They trivialize by not charging abusers, by dismissing charges and by giving such lenient sentences that it sends a message out that 'it's no big deal.' You see such cases and sentences publicized all the time and it does not take a genius to understand the message this sends.

At this point, since there are no hard statistical analyzes to back up any hard conclusions, just based on research of what is available I'm going to put forth some hypothesis of what I believe.

FACT – Available animal abuse statistics show a steady rise in animal abuse cases.

HYPOTHESIS – It is impossible to conclude from statistics whether animal abuse is on the rise or, due to increased awareness, reporting is on the rise. There is no doubt that animal advocacy has raised the awareness of these crimes, especially with the finally acknowledged link between animal abuse and other forms of violence.

FACT – There is a spike in 'like crimes' reported in the media and to law enforcement after a highly publicized animal abuse crime.

HYPOTHESIS – I believe this is due to dual reasons; the increased awareness in the particular crime makes people more sensitive to it and more apt to report it if they have knowledge of it, and I do believe there is some emulation of the crime. How much to attribute to either cause is debatable and I think depends on the crime itself as well as many other factors.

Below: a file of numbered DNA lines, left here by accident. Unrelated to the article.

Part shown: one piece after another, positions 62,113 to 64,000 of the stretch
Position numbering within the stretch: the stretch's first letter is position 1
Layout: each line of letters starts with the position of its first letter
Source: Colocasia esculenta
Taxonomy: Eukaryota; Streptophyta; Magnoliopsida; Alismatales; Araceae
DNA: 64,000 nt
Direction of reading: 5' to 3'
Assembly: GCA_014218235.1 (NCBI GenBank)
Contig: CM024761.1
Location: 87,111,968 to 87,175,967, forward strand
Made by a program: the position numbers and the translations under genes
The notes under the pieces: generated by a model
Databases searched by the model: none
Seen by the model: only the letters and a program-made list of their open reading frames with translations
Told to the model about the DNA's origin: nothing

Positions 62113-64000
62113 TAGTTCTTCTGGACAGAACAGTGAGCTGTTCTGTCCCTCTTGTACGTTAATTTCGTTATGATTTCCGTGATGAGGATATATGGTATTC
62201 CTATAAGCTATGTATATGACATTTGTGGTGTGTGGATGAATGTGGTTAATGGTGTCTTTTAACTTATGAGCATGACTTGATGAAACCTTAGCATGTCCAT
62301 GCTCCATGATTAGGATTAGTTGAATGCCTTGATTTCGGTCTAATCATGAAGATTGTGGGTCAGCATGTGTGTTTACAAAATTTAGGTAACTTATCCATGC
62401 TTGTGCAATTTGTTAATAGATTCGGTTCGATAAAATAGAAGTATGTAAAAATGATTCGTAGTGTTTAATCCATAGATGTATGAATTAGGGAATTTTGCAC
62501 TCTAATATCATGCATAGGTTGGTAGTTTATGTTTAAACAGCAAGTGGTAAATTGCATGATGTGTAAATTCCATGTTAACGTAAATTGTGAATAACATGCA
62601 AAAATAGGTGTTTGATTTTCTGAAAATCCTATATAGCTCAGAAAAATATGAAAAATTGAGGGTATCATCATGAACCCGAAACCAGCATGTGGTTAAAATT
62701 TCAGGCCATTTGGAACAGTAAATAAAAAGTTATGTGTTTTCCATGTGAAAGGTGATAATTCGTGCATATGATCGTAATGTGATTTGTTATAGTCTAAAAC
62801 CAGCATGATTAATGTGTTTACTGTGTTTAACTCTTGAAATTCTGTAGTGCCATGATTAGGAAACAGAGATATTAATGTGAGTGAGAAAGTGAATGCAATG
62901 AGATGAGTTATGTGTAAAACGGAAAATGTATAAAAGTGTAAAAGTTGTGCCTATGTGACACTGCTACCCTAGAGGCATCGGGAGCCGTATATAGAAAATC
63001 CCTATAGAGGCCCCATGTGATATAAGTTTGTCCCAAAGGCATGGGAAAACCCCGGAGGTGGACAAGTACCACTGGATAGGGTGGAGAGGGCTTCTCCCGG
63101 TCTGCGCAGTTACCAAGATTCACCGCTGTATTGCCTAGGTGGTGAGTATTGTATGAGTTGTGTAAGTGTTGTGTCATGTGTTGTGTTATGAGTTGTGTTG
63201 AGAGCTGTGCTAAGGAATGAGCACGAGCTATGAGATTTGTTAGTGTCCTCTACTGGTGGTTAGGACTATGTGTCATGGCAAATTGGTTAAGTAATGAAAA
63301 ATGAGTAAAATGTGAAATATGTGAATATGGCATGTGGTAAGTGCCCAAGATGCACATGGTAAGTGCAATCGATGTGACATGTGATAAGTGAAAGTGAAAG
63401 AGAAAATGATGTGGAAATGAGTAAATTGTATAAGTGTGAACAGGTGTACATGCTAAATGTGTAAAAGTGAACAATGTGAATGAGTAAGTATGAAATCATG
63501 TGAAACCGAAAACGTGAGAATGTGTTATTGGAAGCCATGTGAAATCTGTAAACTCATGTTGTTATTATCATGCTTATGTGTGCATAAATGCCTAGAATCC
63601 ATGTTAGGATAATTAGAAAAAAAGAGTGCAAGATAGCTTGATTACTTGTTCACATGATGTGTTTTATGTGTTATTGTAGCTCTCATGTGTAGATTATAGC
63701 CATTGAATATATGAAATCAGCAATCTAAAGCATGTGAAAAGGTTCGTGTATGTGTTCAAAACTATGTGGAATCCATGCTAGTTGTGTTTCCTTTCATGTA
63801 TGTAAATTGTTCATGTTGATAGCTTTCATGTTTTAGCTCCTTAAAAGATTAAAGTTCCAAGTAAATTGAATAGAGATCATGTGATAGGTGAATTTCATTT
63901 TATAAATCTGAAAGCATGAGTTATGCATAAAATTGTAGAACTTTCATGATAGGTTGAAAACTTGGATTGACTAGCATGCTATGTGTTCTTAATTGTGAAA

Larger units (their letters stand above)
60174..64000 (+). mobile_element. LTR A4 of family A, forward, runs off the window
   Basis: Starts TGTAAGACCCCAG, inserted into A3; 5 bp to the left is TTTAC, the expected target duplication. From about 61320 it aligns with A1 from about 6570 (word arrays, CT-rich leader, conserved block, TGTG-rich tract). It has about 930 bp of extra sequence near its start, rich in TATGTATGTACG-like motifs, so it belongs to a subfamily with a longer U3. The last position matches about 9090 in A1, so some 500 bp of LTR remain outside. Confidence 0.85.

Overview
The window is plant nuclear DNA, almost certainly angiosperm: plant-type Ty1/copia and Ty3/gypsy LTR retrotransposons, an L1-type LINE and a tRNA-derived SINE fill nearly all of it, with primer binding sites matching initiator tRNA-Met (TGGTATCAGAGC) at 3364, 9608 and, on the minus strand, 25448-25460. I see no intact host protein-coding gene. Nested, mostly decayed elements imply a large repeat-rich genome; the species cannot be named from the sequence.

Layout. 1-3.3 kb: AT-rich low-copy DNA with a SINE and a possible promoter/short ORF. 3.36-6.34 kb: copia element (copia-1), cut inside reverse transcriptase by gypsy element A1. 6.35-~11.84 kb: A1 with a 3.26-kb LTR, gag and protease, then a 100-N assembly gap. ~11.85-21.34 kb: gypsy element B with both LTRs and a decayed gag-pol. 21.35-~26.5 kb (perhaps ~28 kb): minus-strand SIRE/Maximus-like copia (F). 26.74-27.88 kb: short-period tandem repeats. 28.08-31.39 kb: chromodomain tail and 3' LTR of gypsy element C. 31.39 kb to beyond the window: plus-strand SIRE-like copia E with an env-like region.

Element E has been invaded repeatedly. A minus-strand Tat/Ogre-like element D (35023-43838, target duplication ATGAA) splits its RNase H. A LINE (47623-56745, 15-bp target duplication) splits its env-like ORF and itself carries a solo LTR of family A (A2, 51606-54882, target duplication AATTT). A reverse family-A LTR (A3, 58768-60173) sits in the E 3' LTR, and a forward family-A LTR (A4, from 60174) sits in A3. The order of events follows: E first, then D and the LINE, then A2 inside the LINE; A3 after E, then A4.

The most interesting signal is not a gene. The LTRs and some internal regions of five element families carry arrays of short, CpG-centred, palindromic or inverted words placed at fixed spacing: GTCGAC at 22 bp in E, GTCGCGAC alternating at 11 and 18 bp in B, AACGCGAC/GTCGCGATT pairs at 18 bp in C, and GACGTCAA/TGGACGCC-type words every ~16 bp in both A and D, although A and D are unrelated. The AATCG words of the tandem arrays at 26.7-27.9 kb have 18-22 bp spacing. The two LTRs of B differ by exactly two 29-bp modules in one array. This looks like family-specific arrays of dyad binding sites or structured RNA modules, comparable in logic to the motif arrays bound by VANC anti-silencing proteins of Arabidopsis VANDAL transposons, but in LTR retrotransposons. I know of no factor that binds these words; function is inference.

A person who may have once kicked or lashed out at the family dog ​​in anger may now drag that same dog out, beat it and set it on fire because that image is locked in their subconscious.

In conclusion I believe that as a society we are more desensitized to crime, against people and animals because of the images we are faced with every day; in the news, in movies, on TV. I think there is more of a potential for copycat crimes because of publicity.

In regard to animal abuse, does the publicity perpetuate more animal abuse? I guess my final thoughts on this are that it may perpetuate 'like crimes' but the people doing these things are people who were most likely going to be doing 'something' anyway, whether now or later. Your normal, average person who does not have these tenders is not going to all of the sudden decide they are going to get a thrill out of hurting, abusing or killing an animal just because they heard someone else doing it. It is going to be someone who is already morally and empathically deficient, someone who, one way or another, is already on that road.

Is it worth taking the chance? Due to the acknowledged link between animal abuse and interpersonal crimes, and the general leniency of animal abuse laws, I believe it is necessary to, within reasonable limits, do whatever we can raise public awareness of the heinousness of the crime of animal abuse so that people demand stronger laws and sentences in these cases. Very often, animal abuse is the first step toward even more vicious crimes and at other times it ispetrated in conjunction with other crimes; child abuse, spousal abuse, etc. If we can raise awareness to animal abuse and make our officials take notice and take action, we may be able to stave off future violence.


Source by Deanna Raeke